The MacDonald homicide is one that has fascinated America’s interest over the past few decades. The murder of a pregnant Colette MacDonald and her 2 daughters in their house in Fort Bragg shook the country. At the time of its occurrence, it was one of the most violent crimes that had ever been witnessed. So, what exactly happened that night and who was the culprit? In this article, we revisit the crime.
How Did Colette MacDonald and Her Daughters Die?
Before we discuss the person incriminated for the felony, let us review the facts of the case. The day was February 17, 1970, and Colette’s husband, Jeffery MacDonald called the military police informing them about the stabbing. When they arrived on the scene, they saw that the husband was alive but his wife, who was 4 months pregnant at the time, had passed away.
Colette was found in the master bedroom. She had been stabbed 21 times with an ice pick and 16 times with a knife. Furthermore, she received blows that crushed her arms and skull. The word “pig” had been smeared in blood across the headboard. In their bedrooms nearby, the MacDonald children had also met the same fate as their mother. Kimberly, who was 5, was found in her bed and had been stabbed in the neck 8-10 times. She was also clubbed in the head. Her younger sister, 2-year-old Kristen, had been stabbed an astonishing 33 times with a knife and 15 times with an ice pick.
The father and Green Beret doctor was the only survivor of the incident. Jeffery had suffered a puncture wound to his chest, which led to a collapsed left lung. He had a mild concussion, but the severity of his wounds was far less in comparison to his family. He was taken to Womack Army Medical Center for treatment.
Who Killed Colette MacDonald and Her Daughters?
Captain Jeffery MacDonald was under investigation by the Army as a possible suspect. The doctor told the Criminal Investigation Division that Kristen had wet his side of the bed that night, and so he decided to sleep on the couch. But he woke up to his daughters screaming and was himself attacked by 3 men (2 were Caucasian and the third was a Black male).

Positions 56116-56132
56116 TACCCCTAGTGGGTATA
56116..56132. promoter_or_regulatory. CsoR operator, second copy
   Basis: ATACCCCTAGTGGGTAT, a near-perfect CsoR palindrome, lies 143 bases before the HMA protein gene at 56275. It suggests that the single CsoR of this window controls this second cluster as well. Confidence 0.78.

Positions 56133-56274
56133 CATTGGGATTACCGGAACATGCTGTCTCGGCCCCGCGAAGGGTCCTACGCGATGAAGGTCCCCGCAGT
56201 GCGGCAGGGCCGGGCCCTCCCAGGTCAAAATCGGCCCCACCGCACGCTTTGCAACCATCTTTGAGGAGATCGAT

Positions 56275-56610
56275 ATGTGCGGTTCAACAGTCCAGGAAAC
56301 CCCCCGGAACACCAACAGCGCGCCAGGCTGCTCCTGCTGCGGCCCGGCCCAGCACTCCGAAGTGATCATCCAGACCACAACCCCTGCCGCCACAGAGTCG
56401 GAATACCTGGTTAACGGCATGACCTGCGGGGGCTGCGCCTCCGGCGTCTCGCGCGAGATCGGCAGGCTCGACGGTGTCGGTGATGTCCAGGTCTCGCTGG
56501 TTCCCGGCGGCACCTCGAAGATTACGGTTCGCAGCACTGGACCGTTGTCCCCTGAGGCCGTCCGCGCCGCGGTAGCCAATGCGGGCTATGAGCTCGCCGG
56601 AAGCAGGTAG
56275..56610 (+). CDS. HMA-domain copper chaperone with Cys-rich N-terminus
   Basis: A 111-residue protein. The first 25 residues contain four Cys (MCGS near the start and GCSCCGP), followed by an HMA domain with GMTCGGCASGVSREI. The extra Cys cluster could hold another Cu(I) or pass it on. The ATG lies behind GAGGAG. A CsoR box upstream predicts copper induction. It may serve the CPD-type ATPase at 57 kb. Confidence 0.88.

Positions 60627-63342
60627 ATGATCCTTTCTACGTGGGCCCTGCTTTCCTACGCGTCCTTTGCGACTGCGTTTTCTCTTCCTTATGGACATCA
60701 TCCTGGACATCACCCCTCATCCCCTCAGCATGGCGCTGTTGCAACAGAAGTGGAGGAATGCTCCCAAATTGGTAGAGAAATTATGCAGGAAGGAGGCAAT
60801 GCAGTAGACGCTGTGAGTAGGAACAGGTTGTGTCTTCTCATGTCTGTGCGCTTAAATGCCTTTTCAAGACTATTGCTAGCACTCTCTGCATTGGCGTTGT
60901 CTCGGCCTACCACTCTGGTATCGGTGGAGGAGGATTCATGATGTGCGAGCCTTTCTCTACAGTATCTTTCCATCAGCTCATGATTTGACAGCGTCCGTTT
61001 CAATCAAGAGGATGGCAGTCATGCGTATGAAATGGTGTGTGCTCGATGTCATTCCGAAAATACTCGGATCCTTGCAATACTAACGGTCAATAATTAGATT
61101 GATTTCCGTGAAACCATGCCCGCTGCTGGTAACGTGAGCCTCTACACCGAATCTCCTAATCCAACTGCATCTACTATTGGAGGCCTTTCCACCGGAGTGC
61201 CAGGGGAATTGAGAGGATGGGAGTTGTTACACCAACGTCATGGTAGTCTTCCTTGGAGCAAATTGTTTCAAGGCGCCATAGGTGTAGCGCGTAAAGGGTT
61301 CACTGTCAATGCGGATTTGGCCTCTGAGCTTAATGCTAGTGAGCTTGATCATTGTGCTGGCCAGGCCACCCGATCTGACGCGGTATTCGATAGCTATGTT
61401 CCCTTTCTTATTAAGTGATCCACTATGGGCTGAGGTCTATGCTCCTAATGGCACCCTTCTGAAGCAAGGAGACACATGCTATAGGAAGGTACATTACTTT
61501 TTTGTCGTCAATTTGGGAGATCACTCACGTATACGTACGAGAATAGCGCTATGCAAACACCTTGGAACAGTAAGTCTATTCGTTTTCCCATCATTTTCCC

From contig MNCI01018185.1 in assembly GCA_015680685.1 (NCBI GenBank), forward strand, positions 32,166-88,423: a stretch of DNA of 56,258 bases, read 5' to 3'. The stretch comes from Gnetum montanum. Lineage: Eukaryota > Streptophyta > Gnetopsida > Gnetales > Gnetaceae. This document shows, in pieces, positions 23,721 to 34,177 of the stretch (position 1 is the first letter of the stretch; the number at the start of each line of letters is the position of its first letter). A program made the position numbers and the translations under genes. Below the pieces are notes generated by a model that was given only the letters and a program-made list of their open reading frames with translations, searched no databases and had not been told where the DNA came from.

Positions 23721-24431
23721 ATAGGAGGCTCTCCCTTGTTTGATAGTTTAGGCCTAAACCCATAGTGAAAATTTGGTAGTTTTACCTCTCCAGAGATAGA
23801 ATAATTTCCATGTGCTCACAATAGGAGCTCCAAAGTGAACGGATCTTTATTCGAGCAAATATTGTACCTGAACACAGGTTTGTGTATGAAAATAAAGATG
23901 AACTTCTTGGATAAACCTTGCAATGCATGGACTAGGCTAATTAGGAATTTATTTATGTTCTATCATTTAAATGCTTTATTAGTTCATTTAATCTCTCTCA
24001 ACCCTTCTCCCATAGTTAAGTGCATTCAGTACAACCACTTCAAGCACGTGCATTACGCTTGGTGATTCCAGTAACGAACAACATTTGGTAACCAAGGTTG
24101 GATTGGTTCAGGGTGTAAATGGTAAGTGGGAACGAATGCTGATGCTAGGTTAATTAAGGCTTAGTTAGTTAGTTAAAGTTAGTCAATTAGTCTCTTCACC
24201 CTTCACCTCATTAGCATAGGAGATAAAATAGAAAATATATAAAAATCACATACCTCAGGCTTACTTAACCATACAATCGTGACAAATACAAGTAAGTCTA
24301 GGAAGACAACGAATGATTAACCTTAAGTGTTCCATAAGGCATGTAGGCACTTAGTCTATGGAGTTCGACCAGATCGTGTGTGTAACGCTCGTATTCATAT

A white female with blond hair, brown heeled boots, and a floppy hat that somewhat covered her face was also present. He alleged that she was holding a candle and was saying “Kill the pigs. Acid’s groovy.” He stated that he fought the hippies off until he eventually passed out himself. It must be noted that an MP also saw a similar figure at an intersection half a mile away from the residence at 4 in the morning (around 20 minutes after Jeffery made the call). He thought that it was quite unusual to see a woman that early in the morning, especially in the rain. She was later identified as Helena Stoeckley.
Then, in Jeffery’s version of events, when he regained consciousness, he found that his family had been mercilessly killed. He had tried to give Colette mouth to mouth breathing but to no avail. He checked on his daughters but found them in the same condition as his wife. Then, he proceeded back to his bedroom and put his pajama top across Colette’s chest. He passed out yet again.
The murder weapons had been located. One knife was found in the bedroom, whereas a club, an ice pick, and another knife were discovered in the backyard. Former Hope Mills Police Chief, John Hodges, was the first man to arrive at the scene of the crime that night. He is now deceased, but his son, Hope Mills Fire Chief Chuck Hodges, said, “I think they pretty much saw — at least the CID investigators — pretty much saw right away that some stuff wasn’t adding up.”